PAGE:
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Press Release – Auctions 100 + 101

A H Baldwin & Sons Ltd are delighted to present their 100th and 101st London Auctions, to be held at our London Saleroom at 399 Strand on 27-28 September 2016, during the weekend of the International Coinex Fair.

These auctions mark a significant milestone in Baldwin’s Auctions history. It was over 23 years ago that the first ever Baldwin’s auction was held. Back then, the catalogue featured just a handful of images, and lots were pulled together from the vast Baldwin’s basement and a handful of nervous yet enthusiastic consignors.

More than two decades later and Baldwin’s Auctions are renowned the world over, with annual auctions in the Far East and USA, along with specialist sales having been held in Singapore and Dubai. After a highly successful sale in Hong Kong last month, the team is now back on home turf and ready for what promises to be amongst the most important sales we have ever held.

The 2-day sale features estimates in the region of £1.5M (quite an increase from 23 years ago) and is split into a magnificent series of Ancient Coins on day one, followed by World Coins, Commemorative Medals and a superb selection of Military Medals on day two.

The first ever Baldwin’s catalogue was weighted heavily towards Ancient Greek and Roman coins, and it is therefore fitting that Auction 100 features the same. As well as Roman, Greek and Byzantine coins, the auction includes the fourth and final instalment of The David Sellwood Collection of Parthian Coins.

Parts one, two and three were sold at previous auctions in London, and this incredible collection will finally come to a conclusion at Auction 100.

David Grenville John Sellwood was born in 1925 and became interested in coins as a child. During WWII his family moved from London to Wales, and he could often be found riding his bicycle from Welshpool to Shrewsbury to visit a favoured coin dealer there. It was a round trip of some forty miles, indicating his deep-rooted enthusiasm even at such a tender age.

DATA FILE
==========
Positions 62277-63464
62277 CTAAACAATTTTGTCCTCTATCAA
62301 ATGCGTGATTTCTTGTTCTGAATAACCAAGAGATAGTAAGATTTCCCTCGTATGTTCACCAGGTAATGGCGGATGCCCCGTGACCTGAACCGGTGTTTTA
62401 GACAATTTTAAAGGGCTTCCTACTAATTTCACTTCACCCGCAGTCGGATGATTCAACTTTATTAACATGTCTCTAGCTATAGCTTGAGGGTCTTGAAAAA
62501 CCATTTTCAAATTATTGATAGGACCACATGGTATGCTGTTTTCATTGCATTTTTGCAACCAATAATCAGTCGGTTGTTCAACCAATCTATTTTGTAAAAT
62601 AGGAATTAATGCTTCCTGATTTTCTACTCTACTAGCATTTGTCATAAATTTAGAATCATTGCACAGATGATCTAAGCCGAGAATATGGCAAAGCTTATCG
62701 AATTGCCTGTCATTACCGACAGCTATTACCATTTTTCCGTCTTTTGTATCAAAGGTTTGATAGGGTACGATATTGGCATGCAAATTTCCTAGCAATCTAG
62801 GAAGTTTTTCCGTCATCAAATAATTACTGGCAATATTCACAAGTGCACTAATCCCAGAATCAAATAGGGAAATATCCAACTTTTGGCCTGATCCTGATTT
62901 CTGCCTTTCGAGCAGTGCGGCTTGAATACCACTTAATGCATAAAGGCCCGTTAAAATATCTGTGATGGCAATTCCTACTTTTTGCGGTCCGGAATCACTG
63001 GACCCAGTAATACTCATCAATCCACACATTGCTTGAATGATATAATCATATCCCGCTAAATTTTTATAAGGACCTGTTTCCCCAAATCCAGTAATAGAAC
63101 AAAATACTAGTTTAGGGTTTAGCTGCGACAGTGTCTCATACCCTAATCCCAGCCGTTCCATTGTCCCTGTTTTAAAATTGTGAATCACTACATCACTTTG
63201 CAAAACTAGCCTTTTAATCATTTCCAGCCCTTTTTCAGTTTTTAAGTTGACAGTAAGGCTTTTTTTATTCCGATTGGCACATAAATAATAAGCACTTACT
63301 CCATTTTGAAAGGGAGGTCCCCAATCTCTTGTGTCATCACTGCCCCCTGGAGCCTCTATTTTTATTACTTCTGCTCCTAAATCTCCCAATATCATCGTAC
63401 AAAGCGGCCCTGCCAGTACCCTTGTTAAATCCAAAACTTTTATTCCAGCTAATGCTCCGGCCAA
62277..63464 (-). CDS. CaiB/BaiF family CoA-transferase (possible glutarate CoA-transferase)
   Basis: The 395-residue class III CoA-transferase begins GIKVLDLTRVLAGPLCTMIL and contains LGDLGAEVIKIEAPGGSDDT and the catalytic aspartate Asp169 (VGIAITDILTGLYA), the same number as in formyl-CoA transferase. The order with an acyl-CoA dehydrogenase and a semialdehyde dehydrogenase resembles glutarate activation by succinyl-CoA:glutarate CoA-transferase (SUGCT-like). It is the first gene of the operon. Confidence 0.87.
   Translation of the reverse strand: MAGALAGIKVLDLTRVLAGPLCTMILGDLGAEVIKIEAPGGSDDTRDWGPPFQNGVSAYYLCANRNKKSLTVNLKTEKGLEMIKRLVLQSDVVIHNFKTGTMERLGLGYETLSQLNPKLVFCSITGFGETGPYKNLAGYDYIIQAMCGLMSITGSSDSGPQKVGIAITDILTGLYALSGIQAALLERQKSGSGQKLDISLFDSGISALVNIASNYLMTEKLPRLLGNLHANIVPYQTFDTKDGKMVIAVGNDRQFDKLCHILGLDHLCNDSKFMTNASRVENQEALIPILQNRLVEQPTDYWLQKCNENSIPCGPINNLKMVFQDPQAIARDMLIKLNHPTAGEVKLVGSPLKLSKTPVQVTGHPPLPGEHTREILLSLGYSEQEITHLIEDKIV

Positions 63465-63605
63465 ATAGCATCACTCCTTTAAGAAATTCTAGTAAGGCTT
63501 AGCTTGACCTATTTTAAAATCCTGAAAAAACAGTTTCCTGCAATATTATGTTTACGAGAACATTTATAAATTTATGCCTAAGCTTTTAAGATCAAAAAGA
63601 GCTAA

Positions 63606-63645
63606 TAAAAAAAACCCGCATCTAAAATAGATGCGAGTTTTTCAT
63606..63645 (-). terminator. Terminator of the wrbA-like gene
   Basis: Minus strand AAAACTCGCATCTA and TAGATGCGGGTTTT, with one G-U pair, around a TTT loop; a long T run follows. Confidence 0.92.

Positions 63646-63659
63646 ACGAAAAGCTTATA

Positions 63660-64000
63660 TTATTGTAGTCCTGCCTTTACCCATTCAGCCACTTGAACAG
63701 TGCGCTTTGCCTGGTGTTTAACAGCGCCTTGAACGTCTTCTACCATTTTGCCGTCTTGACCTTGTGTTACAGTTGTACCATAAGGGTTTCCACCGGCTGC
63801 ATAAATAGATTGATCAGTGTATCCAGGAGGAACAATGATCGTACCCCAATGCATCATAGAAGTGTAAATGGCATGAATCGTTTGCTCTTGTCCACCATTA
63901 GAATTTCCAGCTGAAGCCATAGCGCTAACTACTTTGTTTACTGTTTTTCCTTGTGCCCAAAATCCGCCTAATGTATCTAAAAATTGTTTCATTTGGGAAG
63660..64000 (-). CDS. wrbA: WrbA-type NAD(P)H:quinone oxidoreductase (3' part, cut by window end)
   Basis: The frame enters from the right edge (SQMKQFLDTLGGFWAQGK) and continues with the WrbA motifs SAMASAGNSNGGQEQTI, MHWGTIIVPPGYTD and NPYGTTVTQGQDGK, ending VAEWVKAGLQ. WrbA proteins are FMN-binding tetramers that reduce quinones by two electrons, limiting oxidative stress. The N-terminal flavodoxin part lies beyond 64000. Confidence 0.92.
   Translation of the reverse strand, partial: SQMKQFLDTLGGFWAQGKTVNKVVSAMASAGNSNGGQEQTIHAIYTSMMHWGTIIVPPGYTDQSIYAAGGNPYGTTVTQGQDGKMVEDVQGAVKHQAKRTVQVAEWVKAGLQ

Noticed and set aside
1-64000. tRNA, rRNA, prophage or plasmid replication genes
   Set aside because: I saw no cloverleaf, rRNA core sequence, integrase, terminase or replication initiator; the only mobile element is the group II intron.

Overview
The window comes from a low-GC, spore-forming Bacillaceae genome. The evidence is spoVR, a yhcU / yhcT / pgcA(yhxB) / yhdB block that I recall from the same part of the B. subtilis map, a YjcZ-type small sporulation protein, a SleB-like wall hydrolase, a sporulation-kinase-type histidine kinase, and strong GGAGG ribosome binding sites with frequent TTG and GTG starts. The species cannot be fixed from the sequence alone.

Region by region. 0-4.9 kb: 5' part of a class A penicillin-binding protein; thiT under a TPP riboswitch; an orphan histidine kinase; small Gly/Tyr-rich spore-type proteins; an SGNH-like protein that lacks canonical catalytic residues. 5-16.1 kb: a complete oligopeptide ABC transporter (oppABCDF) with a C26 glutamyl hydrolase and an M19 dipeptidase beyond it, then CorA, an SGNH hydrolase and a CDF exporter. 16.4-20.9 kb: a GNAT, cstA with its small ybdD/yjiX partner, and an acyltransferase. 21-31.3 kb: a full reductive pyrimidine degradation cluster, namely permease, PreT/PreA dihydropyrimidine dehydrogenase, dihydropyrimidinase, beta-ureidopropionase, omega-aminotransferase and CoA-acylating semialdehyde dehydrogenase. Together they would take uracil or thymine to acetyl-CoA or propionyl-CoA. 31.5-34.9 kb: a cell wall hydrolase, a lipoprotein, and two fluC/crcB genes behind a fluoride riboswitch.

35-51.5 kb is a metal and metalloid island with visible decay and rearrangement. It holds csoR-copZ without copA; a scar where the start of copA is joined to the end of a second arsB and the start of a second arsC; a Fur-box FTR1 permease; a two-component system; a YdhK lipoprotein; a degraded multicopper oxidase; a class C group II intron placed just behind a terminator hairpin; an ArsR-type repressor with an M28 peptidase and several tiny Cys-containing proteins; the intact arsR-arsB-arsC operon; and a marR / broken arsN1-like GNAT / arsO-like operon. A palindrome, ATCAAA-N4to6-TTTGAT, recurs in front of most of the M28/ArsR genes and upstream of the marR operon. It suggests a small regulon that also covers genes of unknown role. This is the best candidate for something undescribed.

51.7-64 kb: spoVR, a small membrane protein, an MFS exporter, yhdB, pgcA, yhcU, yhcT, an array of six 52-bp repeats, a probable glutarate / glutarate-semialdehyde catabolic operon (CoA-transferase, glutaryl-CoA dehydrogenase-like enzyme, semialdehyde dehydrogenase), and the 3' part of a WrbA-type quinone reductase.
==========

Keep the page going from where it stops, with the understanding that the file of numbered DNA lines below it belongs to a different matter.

By the 1950’s his collecting had become even more serious, and he became fascinated by the ancient world. He first started collecting Parthian Coins because the series was less well-known than the Greek and Roman series and therefore more affordable.

David Sellwood passed away in April 2012, leaving behind a magnificent collection acquired over sixty years of pragmatism and dedication.

Lot 354 – From the David Sellwood Collection
Mithradates I (163-132 BC), Silver Drachm, minted at Seleucia on the Tigris, 3.16g.
About very fine, extremely rare.
Estimate: £400-500

 


Lot 380 – From the David Sellwood Collection
Phraates III (70/69-58/7 BC), Silver Drachm, issued by travelling court mint at Exbatana c.62 BC, 3.02g.
About very fine – one of only two known examples, with the other housed in the British Museum.
Estimate: £350-400

 

Lot 567 – Ancient Roman
Augustus (27 BC – AD 14), Gold Aureus, Mint of Lugdunum, struck 2 BC – AD 4.
With full legends, good very fine.
Estimate: £8,000-10,000

 


Lot 432 – Ancient Roman
Anonymous (c.211-206) Silver Denarius, 4.24g.
Very fine and very rare.
Estimate: £1,500-2,000

 


Lot 187 – Ancient Greek
Thraco-Macedonia Tribes, The Derrones (c.520-500 BC), Silver Tetradrachm, 13.54g.